No More Natural Teeth: Deciding Between Implants and Dentures

How A Lack Of Dental Enamel Can Affect Your Child

by Jeremiah Barnett

Have you heard of amelogenesis? You, like the vast majority of people in the world, have probably already gone through amelogenesis. It's the process of dental enamel formation, and don't worry if you've never heard of it, since it's an invisible process, occurring beneath your gums, while your teeth are in the final stages of development, ready to grow from your gums. But why does amelogenesis not always occur for some people? And what can you do if this affects your child?

A Developmental Defect of Enamel

Amelogenesis is triggered by the enamel organ, and when the process is incomplete or fails to create enamel, then a developmental defect of enamel can be diagnosed. There are many causes of this issue, but these causes are primarily genetic. This developmental defect can make your child more susceptible to cavities, meaning that dietary factors (excessive exposure to sugars and refined carbohydrates) can be even more destructive to your child's teeth, since the protective enamel coating their teeth is irregular or even absent. 

More Vulnerable to Cavities

Your family dentist becomes an even more important ally in your child's healthcare when they have a developmental defect of enamel. Given the fact that your child's teeth are considerably more vulnerable to cavities, their ongoing dental health requires close monitoring. Your dentist could suggest more frequent appointments to maintain this level of monitoring, allowing them to swiftly identify and counteract any dental problems as they emerge. Beyond that, any additional requirements are largely preventative.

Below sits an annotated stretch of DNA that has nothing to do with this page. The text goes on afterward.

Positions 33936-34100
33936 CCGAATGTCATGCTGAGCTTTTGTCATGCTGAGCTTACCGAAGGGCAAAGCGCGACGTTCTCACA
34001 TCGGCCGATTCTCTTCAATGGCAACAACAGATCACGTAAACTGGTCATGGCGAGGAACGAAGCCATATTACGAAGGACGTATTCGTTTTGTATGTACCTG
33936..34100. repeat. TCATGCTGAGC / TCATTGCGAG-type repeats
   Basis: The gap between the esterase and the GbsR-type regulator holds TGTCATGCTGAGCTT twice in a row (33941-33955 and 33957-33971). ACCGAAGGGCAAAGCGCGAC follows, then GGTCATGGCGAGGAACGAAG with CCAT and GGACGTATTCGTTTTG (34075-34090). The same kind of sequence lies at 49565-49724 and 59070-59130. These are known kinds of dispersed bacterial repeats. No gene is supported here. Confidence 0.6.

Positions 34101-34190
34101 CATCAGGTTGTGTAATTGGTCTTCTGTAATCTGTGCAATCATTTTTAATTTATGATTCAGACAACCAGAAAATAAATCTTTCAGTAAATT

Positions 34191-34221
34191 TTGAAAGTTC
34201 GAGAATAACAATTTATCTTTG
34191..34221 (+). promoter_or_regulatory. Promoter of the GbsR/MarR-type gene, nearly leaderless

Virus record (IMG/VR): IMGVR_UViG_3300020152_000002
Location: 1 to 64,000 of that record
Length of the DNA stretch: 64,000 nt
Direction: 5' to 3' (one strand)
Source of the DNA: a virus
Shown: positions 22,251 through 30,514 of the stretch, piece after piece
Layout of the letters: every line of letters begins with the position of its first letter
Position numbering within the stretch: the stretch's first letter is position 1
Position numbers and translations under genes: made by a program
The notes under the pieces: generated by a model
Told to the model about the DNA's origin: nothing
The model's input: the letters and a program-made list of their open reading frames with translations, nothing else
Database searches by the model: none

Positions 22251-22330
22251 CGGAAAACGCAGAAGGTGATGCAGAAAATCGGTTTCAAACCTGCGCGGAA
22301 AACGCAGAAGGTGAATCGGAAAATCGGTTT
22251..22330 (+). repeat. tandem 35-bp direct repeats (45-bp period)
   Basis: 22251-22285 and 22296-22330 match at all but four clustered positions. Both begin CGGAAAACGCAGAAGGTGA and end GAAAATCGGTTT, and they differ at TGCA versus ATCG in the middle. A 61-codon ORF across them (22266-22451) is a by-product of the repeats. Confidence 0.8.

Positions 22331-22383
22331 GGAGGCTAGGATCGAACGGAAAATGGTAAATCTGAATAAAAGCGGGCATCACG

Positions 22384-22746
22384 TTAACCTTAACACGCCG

Varnish and Sealants

These preventative measures can include the regular application of fluoride varnish during your child's appointments. This is a means of increasing your child's teeth resistance to corrosion. In addition to fluoride varnish, your child might benefit from a dental sealant. This is a transparent coating of plastic applied to problematic teeth. The sealant acts like artificial dental enamel, and will need to be reapplied once it has worn away. 

Baby Teeth and Adult Teeth

Any preventative measures will be ongoing while your child retains their baby teeth, and once these teeth have been replaced by permanent teeth, these will be assessed to look for signs of a developmental defect of enamel. The issue might be carried over from one set of teeth to the next, but the level of severity (and the subsequent best form of preventative care) can be different once your child has their permanent teeth.

A developmental defect of enamel isn't going to be a huge problem for your child, as long as you're vigilant about their dental health. For more information about dental health issues that could affect your child, talk to a family dentist in your area.